This time yesterday I published THIS blogpost, saying it was time that Theresa May realised the game was up and that she should depart the stage. A few hours later she was on her way to Strasburg and by 11pm it looked highly likely she was about to pull off the impossible and squeak her vote through today. 

This morning has swung things decisively in the other direction. The Attorney General's legal advice has led to the DUP deciding they can't vote in favour, and nor, it seems, will the majority of the ERG, following the statement from their group of lawyer MPs at midday. 

Theresa May

There have been a scattering of Conservative MPs who have said they will now support the government, having voted against last time. However, given the government need to persuade 116 of them to change their minds, I cannot see how that is now possible. [UPDATE: The Spectator have a running list of converts. So far there are only 19 (at 17.35)]. So we have to assume the vote will again be lost. And lost by a good margin, by which I mean over 100. If there is a margin of only a couple of dozen you could make the argument that Theresa May could bring it back for a third and final go, but is that realistic?

We now need to look to the future. The immediate future is tomorrow's vote on a No Deal Brexit. This is when things could really fall apart and the government could disintegrate. If the Government whips MPs to vote in favour of No Deal - and remember, this is the law - will we see a number of Tory MPs resigning from the Government? Will they actually have the bollocks to do so? We were told there were 40 ministers in that position. So far I count fewer than a dozen who have threatened to do so. And I doubt they'd all deliver on the threat. But even so, if two or three Cabinet ministers and ten or so from the lower ranks went, that would be quite an event. 

If the Government decides to cave and offer a free vote it would signal the whips have lost complete control. But we knew that anyway, I guess. And in that circumstance, does anyone have a clue as to how the Prime Minister will vote? Nope, me neither.

Theresa May Donald Tusk

It is highly likely that Parliament will vote against No Deal. This is not binding, but it is hard to see how the Government could ignore it, meaning that a new Bill would have to be introduced to annul the leaving date of March 29th. 

Assuming the House then votes to extend Article 50, the Prime Minister then has to request that with the EU. Clearly a two or three month extension is pointless if the deal has been voted down, so it would need to be much longer than that. I assume the EU will agree to that, but it is something that will go down in most of her own Party like a cup of cold sick, mixed with Marmite.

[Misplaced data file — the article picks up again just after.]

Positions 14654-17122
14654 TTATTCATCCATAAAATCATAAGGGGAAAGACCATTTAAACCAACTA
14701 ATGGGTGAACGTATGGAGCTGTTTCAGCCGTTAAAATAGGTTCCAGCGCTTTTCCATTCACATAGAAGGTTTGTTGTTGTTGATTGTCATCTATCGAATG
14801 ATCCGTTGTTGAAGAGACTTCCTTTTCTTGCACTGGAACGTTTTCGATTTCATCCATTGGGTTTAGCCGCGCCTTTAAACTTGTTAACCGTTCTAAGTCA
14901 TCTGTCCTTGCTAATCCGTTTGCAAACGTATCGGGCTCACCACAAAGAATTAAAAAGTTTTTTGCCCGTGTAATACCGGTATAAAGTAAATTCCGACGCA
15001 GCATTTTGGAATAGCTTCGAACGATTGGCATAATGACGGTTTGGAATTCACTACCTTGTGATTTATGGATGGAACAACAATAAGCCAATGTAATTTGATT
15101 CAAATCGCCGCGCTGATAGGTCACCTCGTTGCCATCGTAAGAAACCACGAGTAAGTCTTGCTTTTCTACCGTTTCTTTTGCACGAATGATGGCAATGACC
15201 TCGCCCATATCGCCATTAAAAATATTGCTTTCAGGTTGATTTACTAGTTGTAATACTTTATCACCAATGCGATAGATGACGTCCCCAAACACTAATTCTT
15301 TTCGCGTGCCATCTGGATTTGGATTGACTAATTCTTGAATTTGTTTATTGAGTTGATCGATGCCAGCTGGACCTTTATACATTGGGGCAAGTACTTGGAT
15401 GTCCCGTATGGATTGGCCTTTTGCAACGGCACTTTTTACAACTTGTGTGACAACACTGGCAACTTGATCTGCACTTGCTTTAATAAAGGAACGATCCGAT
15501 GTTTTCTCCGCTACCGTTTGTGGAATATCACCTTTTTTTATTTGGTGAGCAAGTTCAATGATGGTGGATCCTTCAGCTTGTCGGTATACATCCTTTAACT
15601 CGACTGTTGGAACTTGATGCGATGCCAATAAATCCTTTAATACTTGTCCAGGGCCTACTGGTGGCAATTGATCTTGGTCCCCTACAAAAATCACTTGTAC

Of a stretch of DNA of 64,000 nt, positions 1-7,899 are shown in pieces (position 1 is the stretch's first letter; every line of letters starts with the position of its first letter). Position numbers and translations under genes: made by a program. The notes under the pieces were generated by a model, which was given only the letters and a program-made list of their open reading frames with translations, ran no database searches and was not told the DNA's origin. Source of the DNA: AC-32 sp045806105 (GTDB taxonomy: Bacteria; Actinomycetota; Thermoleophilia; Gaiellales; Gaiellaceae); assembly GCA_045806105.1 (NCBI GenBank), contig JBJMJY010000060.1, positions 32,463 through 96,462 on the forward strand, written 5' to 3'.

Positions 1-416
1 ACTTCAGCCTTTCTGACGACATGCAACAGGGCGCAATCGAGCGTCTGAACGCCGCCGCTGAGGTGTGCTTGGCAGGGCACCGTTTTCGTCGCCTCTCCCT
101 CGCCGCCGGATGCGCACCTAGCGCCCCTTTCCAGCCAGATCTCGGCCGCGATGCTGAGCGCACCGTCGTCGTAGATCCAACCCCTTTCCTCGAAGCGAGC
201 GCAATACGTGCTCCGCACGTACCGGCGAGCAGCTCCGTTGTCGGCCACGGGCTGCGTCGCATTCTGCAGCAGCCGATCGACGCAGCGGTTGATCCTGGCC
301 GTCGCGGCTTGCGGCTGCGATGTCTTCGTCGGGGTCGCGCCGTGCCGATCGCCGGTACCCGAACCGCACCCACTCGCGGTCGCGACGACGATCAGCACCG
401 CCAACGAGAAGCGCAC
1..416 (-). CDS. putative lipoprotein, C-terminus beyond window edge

I said yesterday that Theresa May had run out of road. Today's events are likely to indicate that so has her government. Even Tory MPs are now openly talking about a general election. Charles Walker said this on the World at One today...

If it doesn't go through as sure as night follows day there will be a General Election within a matter of days or weeks. We cannot continue to behave like this as a Government. It is not fit for purpose. We are not doing what we need to do, which is govern the country properly. We are letting country down. If we have to have an election then that is what we have to do. It is not sustainable. She has to get a new mandate for the sake of the country. Needs must when the devil drives. We cannot go on trying to govern like this.

There are few Tory MPs who would welcome an election, but sometimes it's the only way to resolve anything. The trouble is that the Fixed Term Parliament Act dictates that 66% of MPs have to vote for an election to enable it to happen. That's 429. Do the math. 


I know the cliche about being in uncharted waters is overused, but that's where we're heading. And with no Captain Cook at the tiller to give us any confidence we know in which direction we're sailing.

I can see few ways out of this mess for the Prime Minister. Depending on the margin of defeat tonight, it is entirely possible she may decide to resign tonight. Possible, but not probable.

It would be tragic way to end a premiership, but an honourable one.

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